You didn’t really lose in housing free fall
ORLANDO – Aug. 11, 2009 – Stan Smith has some news for longtime homeowners having a pity party over falling house prices in Central Florida: New research shows that current home values are just about where they would have been if the real-estate bubble had never inflated and burst.
A long-term view of the market reveals that, even though prices rose and fell dramatically in recent years, they appear to have settled back into historic patterns, according to an analysis by Smith, a University of Central Florida finance professor.
“Most homeowners are within 6 percent of where they would have been had there not been a bubble. The people who have been here since before 2005, they should not have been hurt,” Smith said, though he added: “... A lot of people did buy in 2005 and 2006, and obviously they have been hurt significantly.”
For about a quarter-century, starting in the late 1970s, home prices in Metropolitan Orlando increased 4.7 percent a year on average, according to Smith’s analysis of data from a federal housing-price index. Then the bubble emerged, with prices rising 20 percent in 2005 and 32 percent the following year. Homeowners were elated about their fast-growing equity – at least until the bubble burst in mid-2007.
The sharp drop in prices since then – 22 percent from the 2007 high – may have left the impression that the bursting bubble set back even long-term homeowners for many years to come. Yet prices now are about where you would have expected them to be had the dramatic rise and fall never occurred.
Steve Shapiro, who is trying to sell his Lake Mary home, hadn’t really thought about it before but said it makes sense that the price he is asking for his home of 10 years tracks the area’s long-term pricing trends.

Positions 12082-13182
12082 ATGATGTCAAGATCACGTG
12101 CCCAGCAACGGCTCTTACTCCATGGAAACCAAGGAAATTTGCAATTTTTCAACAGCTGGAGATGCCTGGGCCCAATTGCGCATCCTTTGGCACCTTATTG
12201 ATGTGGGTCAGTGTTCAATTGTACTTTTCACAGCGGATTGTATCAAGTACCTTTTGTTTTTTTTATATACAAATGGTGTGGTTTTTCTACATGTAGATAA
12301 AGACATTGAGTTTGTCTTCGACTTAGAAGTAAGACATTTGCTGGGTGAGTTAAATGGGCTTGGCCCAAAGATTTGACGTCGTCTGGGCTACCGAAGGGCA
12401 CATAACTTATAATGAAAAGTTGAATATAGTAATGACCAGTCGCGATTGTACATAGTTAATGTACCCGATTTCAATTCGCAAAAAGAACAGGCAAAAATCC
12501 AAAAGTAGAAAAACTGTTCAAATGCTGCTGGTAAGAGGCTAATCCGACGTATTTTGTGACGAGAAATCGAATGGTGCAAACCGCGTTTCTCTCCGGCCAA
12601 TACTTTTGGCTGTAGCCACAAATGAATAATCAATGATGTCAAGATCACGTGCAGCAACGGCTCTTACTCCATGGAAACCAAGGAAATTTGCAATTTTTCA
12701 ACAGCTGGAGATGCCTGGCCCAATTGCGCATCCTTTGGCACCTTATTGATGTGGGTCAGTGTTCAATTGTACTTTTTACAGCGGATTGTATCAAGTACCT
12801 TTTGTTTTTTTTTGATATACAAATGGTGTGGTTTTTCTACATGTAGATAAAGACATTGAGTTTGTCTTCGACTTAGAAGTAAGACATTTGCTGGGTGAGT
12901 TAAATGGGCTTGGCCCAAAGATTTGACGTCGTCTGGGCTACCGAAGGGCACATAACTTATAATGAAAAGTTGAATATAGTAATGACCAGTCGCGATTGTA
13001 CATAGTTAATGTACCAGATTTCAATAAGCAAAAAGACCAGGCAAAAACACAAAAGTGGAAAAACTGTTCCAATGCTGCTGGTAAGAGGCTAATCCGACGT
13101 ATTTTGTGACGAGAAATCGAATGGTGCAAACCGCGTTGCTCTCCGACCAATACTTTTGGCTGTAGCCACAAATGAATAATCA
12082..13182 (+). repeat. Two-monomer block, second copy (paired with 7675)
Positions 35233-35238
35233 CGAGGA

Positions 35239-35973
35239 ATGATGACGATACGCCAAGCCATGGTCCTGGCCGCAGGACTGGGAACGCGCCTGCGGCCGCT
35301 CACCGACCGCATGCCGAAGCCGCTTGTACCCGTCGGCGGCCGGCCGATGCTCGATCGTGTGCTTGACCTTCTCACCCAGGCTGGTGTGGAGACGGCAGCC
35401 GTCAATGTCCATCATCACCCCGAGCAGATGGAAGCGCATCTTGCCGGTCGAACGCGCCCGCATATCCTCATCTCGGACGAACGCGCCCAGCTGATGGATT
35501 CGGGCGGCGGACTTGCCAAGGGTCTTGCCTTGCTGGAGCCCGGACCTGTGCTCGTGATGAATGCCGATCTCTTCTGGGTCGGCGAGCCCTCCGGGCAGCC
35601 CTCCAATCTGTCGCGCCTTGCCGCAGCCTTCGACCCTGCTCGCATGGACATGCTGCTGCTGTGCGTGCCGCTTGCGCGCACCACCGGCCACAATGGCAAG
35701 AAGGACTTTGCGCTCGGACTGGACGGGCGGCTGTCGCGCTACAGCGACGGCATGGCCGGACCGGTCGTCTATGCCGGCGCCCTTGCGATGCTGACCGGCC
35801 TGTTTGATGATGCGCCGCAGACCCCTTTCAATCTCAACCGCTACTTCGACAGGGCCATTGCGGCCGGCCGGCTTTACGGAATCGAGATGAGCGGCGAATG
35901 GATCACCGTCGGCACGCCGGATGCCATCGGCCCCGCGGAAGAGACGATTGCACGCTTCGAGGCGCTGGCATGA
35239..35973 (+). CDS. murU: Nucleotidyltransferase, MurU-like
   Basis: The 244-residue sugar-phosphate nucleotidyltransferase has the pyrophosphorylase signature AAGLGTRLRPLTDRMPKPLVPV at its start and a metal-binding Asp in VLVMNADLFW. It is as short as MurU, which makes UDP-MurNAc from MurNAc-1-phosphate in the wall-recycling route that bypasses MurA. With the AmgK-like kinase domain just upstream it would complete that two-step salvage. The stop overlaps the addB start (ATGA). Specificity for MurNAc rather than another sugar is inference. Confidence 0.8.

“I think I’m about where it should be with the price,” said the retiree, who has listed his house for $269,000 with Exit Realty Central agent Julie Elrod-Boyd – the same agent who helped him buy it in 1999 for $161,000. He estimated the house would have sold for more than $300,000 about 18 months ago, so the price has retreated 10 percent since then.
“It was nice to think it was worth so much a year and a half ago, but I felt like it was a little inflated,” he said. “All the homes were.”
Volusia County Property Appraiser Morgan Gilreath has obtained results similar to Smith’s in his county.
Gilreath recently plotted home prices from 1996 to the present and concluded they are not far below where they would have been without the bubble. The mid-point, or median, for home prices in Volusia in May was $124,900 – down about $20,000 from where they would have been if they had continued on their long-range trajectory rather than inflating and deflating in recent years, he said.
A year ago, the median in Volusia was about $50,000 above the historic trend line, he said; two years ago, it was flying about $100,000 above that line.
Gilreath said his analysis was not as thorough as Smith’s research at UCF, but both indicate the residential market is not likely to decline much further.
“The point that the charts are telling us is that we’re close to where we think the bottom is going to be,” he said. “The question is: When is it going to turn around? I have evidence that it is turning around here [in Volusia].”
Smith said prices in the region may continue to fall but are less likely to do so now that they are so near the long-term trend line – a “positive indicator” for coming months.
Les Simmonds, president of the Orlando Regional Realtor Association, said people generally measure their home’s current value against what it was worth a year ago – a short-term view of the market.” I feel strongly that, had we not had this bubble, that the median price of the properties would be a little better than they are now, because of the way they’ve been pushed down [in the post-bubble market] by ... [distressed] properties,” he said.
“I said to my wife last week that, when the market was really high, if we had sold then, we could have made four times what we paid for the house.” The problem, he added, is that most of the people who sold at the peak usually then bought near the top of the market. Shapiro said that, once he sells his Lake Mary house, he is ready to retire to a log cabin in north Georgia and forget about the whims of the real-estate market for a while.
The only thing that will rise and fall on his cabin, he said, will be the runners on his front-porch rocking chair.
Copyright © 2009 The Orlando Sentinel, Fla., Mary Shanklin. Distributed by McClatchy-Tribune Information Services.